• 08:58 – Women tend to struggle when they expand/talk about/share the problem and this creates a problem in business; male counterparts are so solution-driven that they perceive the focus on the problem as incompetence
  • 09:45 – Women expand on the problem but don’t tap into their masculine energy to work on finding a solution, so it can stunt the growth of their business
  • 10:10 – Male and female partners or female and female partners struggle with this and it can undermine the business
  • 10:20 – The Solution: Take the powerful part of your femininity, the ability to separate from the ego, and make other people the star
  • 10:35 – This is a way to build culture in a business; a woman can make the team the star in a way a male can’t and build up the team and culture
  • 11:15 – Don’t overdo it as that can create drama and inflate the problem
  • 11:42 – Any early-stage company is personality-driven and not always process-driven
  • 12:30 – Early on you can wear all the hats in a business, but once you hit $5 Million, it is time to introduce that masculine energy
  • 12:57 – This masculine energy comes in the form of systems controls, processes, and masculine people; you must become a process-driven company that compliments the personality-driven aspect
  • 13:27 – You can’t scale talent or yourself, but you can scale processes and systems that allows others to flourish within it
  • 13:45 – Build the systems that are reliable and consistent for your team so they can shine and advances your mission, vision, values, and purpose
  • 14:08 – Reinventing the wheel is exhausting: People are in the most stress when they don’t know their next move
  • 14:30 – The number of overwhelm is “4” and without systems it is easy to get overwhelmed
  • 15:03 – Systems keep you out of overwhelm and allows the company to grow and expand its personality
  • 15:38 – When nuts and bolts are out of the way, it keeps you available to think creatively
  • 15:45 – Verne Harnish quote: “Routines will set you free”: Routines, rituals, and discipline are critical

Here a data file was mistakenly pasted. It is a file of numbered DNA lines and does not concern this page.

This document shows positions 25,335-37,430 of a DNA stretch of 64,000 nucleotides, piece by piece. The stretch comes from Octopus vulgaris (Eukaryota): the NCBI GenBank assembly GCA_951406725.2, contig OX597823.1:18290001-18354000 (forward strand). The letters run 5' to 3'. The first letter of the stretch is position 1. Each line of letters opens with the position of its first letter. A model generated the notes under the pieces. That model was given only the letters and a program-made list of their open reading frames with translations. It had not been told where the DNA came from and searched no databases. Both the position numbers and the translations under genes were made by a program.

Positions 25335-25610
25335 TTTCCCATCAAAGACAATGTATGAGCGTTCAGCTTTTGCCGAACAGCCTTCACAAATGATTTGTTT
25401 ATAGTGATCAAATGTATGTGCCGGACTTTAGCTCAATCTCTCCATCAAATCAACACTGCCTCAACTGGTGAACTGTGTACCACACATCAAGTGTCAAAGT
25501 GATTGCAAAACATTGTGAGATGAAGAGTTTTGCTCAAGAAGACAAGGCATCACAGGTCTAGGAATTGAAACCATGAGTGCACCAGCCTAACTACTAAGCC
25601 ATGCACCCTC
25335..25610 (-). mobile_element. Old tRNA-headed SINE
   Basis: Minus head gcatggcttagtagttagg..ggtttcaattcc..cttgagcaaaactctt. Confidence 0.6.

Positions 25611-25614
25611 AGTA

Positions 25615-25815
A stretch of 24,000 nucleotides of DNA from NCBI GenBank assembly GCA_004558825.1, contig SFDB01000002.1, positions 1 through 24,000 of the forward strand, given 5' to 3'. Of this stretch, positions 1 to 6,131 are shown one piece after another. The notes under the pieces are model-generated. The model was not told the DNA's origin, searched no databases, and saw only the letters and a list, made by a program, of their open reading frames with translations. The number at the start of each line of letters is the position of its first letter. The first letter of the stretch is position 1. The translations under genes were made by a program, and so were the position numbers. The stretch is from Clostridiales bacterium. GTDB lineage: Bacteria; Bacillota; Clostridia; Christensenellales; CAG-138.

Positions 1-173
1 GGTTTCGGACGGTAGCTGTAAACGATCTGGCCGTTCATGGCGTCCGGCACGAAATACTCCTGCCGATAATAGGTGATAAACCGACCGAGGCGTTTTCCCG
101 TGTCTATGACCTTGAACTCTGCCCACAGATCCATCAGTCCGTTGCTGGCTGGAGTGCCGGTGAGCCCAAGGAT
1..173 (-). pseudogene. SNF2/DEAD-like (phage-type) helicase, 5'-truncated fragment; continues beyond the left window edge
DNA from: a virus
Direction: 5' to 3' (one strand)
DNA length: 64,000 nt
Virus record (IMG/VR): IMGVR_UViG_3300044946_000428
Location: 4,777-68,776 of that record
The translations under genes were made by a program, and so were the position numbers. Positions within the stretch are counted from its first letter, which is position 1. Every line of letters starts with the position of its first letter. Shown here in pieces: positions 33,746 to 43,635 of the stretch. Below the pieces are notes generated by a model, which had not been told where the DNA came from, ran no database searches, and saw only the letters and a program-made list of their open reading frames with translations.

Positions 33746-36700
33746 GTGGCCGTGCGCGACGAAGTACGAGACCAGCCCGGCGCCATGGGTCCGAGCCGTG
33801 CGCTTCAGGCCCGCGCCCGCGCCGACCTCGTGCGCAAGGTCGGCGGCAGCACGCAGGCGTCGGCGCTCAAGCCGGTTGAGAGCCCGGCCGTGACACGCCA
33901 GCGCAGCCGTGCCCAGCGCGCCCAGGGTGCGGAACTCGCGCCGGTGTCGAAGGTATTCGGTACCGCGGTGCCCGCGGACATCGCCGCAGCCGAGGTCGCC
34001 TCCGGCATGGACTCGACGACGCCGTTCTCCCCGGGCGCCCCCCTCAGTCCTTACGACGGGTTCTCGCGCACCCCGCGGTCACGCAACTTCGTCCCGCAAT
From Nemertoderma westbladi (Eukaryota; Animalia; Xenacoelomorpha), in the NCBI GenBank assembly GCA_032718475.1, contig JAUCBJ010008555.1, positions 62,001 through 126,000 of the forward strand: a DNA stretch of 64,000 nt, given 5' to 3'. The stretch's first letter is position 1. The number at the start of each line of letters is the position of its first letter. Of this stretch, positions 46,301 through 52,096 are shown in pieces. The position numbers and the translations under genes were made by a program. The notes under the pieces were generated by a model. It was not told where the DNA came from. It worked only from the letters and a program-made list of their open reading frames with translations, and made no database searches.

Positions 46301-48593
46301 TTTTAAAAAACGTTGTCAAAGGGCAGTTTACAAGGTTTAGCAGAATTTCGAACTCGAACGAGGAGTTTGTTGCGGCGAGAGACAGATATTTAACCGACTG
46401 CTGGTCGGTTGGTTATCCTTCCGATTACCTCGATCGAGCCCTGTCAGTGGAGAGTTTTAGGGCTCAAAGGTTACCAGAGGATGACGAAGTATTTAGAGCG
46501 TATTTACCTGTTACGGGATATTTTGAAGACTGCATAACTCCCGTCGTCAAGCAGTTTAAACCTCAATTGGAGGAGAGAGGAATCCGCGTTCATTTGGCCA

• 15:57 – Someone once told Carl, “There’s never time to get it right, but there always seems to be time to do it over”
  • 16:36 – He made a call and would look at the timer and find the calls were very short and it takes just as much time to get things right the first time
  • 17:16 – He uses virtual assistants and contractors in his business, so the systems and processes have to be easily transferrable and clearly communicated
  • 17:40 – He would write instructions but they wouldn’t translate for his VAs, he realized his explanations needed to be better
  • 18:37 – Once they could easily communicate their systems, anyone could plug in and get the work done; this allows him to do other things as other parts of the company keep running
  • 19:15 – Carl has never met a dumb person; everyone is smart but just needs to tap into their talent
  • 20:08 – Everyone gets a company card for $500 and can use it if they need to without asking; this allows them to grow in their responsibility
  • 20:45 – The more you can allow your line worker (the ones working directly with the customer) to satisfy the customer, the more your business can flourish
  • 21:18 – You set the parameters and celebrate their success; this builds a standard, habits, and culture
  • 21:51 – Carl’s routines and habits
  • 22:00 – Weekly planning: In 1996 he wrote his life plan (50 years), every year he plans the next year, calendars main points, and plans life around that (weekly)
  • 22:52 – He anticipates what’ll come up in the next week, speaks daily goals into a recorder, and he listens to it each morning while in the shower